Friends of the Dymock Poets
My main pastime is exploring the countryside on foot and by bicycle (I do not drive or own a car). One of the areas to which I often return is the gently undulating land where Gloucestershire, Worcestershire and Herefordshire meet. I was first introduced to this area by Linda Hart, who formed a voluntary group, the Friends of the Dymock Poets, to celebrate the work of six notable World War I poets who gathered together in this area between 1910 and 1915 and their connection with it. The poets explored the country around the village of Dymock extensively and it became central to their collective poetic vision. They wrote poems famous in themselves (such as Rupert Brooke's 'The Soldier'), but they also had a profound influence on the way in which poetry has developed ever since; indeed, the former poet laureate Ted Hughes has described one of the Dymock Poets, Edward Thomas, as 'the father of us all'.
Linda Hart invited me to speak about the countryside of the Dymock Poets at the organisation's first conference, in 1993. I have continued to visit the area at least annually, if not more frequently ever since.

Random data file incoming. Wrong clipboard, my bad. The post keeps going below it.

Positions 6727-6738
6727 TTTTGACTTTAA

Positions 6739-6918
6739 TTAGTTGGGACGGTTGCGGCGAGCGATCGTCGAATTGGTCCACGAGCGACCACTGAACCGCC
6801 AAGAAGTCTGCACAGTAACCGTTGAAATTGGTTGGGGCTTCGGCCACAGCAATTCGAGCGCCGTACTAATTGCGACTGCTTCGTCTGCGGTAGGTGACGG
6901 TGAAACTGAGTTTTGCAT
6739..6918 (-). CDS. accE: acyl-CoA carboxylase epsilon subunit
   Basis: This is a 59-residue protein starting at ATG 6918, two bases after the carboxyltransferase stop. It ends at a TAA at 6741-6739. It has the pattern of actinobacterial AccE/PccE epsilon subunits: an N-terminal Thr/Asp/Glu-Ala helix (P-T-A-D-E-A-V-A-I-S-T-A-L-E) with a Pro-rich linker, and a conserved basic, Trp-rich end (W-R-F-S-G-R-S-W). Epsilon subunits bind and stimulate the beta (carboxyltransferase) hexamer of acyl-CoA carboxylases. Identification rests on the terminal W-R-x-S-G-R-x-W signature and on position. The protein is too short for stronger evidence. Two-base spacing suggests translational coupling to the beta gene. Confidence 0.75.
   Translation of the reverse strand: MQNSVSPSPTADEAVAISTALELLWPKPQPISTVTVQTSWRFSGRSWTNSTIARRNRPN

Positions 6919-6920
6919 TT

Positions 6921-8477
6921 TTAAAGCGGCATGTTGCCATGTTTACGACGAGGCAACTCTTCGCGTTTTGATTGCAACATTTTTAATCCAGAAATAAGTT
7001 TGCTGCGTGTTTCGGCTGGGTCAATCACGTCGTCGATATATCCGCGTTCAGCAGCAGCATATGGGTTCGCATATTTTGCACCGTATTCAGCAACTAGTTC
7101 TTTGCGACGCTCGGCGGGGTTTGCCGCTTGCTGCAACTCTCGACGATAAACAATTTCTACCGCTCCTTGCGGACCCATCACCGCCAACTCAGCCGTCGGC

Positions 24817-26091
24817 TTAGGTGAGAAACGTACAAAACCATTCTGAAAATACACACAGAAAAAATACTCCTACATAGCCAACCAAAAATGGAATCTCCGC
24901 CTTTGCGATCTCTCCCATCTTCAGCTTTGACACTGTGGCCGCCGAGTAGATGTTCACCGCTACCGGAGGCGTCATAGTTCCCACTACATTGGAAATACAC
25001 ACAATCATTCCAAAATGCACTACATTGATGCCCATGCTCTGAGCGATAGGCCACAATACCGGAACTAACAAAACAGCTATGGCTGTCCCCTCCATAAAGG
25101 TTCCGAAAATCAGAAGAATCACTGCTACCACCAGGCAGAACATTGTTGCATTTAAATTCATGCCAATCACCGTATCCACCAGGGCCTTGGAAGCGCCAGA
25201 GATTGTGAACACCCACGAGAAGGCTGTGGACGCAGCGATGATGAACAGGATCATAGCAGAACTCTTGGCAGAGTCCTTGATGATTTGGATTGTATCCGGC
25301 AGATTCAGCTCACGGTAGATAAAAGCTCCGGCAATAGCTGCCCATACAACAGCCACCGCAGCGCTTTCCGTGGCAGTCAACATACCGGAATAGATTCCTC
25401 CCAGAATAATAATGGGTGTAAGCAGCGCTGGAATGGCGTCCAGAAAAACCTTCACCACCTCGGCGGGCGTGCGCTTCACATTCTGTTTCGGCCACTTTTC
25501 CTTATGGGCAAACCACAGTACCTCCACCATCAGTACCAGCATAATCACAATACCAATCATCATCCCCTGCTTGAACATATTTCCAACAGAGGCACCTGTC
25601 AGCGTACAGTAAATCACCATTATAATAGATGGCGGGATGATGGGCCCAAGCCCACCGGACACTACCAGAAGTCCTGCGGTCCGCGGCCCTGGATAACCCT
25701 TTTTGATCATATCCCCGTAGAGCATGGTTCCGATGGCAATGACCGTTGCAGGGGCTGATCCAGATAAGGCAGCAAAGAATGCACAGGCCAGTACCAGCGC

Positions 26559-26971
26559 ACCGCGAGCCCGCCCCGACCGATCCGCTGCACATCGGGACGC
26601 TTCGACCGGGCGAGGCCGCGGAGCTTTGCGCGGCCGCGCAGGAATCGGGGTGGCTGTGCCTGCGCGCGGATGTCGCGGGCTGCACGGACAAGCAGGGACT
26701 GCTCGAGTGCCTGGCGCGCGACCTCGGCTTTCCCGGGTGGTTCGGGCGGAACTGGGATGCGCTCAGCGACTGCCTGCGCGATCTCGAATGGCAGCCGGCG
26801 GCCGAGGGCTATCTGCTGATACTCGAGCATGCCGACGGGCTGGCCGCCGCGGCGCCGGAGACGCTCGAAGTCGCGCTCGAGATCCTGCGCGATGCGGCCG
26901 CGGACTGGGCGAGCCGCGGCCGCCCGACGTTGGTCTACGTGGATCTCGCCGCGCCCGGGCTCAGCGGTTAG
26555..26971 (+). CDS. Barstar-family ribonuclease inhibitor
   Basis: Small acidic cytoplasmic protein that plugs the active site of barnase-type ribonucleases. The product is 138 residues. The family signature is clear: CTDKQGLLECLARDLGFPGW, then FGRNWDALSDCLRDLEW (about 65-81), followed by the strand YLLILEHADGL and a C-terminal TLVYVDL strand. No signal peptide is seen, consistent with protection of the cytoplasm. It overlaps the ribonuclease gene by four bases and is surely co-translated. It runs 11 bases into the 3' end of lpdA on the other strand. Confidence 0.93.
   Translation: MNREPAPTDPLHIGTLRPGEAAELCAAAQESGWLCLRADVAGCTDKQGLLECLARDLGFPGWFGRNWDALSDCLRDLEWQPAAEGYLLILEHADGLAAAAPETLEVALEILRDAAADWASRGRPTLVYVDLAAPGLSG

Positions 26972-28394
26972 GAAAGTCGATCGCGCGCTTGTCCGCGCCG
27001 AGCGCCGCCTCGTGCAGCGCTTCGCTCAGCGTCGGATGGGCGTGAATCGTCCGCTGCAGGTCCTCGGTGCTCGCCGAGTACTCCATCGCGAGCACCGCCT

I have served on the FDP's committee and led FDP campaigns to prevent landscape change in particularly lovely parts of the area. You can read about our (thankfully successful) efforts to stop building on May Hill here and the construction of a grid of polytunnels over farmland at Redmarley D'Abitot here. I much enjoy the bi-annual weekend events which the FDP organises, which always feature a walk in which we read aloud poetry along routes the poets would have frequented (see photo taken on British Camp in the southern Malverns in October 2016).
The poet and children's writer Eleanor Farjeon also ‘walk-talked’ with the other poets in this area, and I have sought to persuade FDP members to add Eleanor Farjeon to the FDP's list of Dymock poets, as outlined here.